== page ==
- Showing 4 posts filed under: Juvenile [–] published between Mar 01, 2011 and Mar 31, 2011 [Show all]
I am sorry for breaking into your house
Editor's note: This letter was written as part of the Marathon County Restorative Justice Program, which connects juvenile and young adult offenders with crime victims. Victims work with the offender to resolve the issue and determine restitution.
Though this letter is published here anonymously, the identities of both J and Mr. M. were verified by Carrie Vergin, executive director of the Restorative Justice Program.
Private homes shun restorative justice
Vulnerable children are being unnecessarily criminalised because of a reluctance to deploy restorative justice techniques in private children's homes, a report has warned.
Government statistics show that between 40 and 49 per cent of children entering custody have been in care at some point despite the fact they make up just 0.5 per cent of the total population of children.
Restorative justice as an alternative approach to juvenile offences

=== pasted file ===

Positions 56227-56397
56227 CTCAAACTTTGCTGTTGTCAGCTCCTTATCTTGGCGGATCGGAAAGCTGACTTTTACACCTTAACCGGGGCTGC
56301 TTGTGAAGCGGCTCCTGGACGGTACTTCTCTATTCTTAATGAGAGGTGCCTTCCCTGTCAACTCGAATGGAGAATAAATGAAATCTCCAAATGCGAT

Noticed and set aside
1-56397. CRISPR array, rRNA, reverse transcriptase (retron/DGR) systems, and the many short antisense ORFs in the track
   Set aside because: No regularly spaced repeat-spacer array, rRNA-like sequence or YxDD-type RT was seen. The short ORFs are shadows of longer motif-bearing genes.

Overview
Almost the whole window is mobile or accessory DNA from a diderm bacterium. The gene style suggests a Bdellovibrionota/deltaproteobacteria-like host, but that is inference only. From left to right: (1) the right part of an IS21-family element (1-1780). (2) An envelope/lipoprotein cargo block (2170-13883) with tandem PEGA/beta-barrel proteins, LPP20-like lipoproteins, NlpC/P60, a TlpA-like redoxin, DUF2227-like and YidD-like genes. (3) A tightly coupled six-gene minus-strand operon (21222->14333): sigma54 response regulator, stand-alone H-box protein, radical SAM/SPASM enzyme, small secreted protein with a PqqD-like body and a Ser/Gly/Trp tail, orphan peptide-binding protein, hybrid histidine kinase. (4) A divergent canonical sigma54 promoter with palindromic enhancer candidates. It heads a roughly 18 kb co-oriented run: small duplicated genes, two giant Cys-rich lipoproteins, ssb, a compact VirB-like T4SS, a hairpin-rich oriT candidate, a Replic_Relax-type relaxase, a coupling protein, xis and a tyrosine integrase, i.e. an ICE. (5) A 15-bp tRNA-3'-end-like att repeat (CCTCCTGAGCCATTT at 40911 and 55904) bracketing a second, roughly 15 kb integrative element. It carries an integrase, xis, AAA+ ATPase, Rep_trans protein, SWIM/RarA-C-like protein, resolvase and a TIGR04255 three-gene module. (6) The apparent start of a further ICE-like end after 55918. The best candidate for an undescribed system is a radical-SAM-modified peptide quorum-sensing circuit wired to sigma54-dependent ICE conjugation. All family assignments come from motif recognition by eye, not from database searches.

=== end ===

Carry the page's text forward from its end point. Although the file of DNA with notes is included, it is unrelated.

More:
from the article by Our American Generation:
Restorative justice is an especially advantageous alternative for juvenile offenders because it necessarily involves the consideration of potential extenuating circumstances that may have impacted a young individual’s decision-making. The retributive model fails to effectively handle juvenile offending largely because it lacks this holistic perspective that is needed to identify the root causes of delinquency. By examining the motivations behind delinquency and the totality of circumstances that surround juveniles, an overall better understanding of conflict is reached and offender rehabilitation is much more attainable.
Non-formal education in the Middle East: Giving adolescents a second chance
In May 2005 violence exploded during a soccer game among students who had just enrolled in their town’s first NFE class. Angry over a lost goal, Humam kicked his younger teammate Ayman to the ground. This kind of violence early in the programme jeopardized the entire approach to alternative education. Ayman was a shy, defenseless boy. Other boys like him might feel threatened, and the safety of the learning environment might dissolve if violence went unchecked.
The teaching facilitators decided that the violent incident would best be resolved by the students themselves ruling on justice for the harmed and a penalty for the offender. They announced a trial – with students taking the roles of judge, jury, prosecution and defense – and explained the legal process to the two boys and the other students.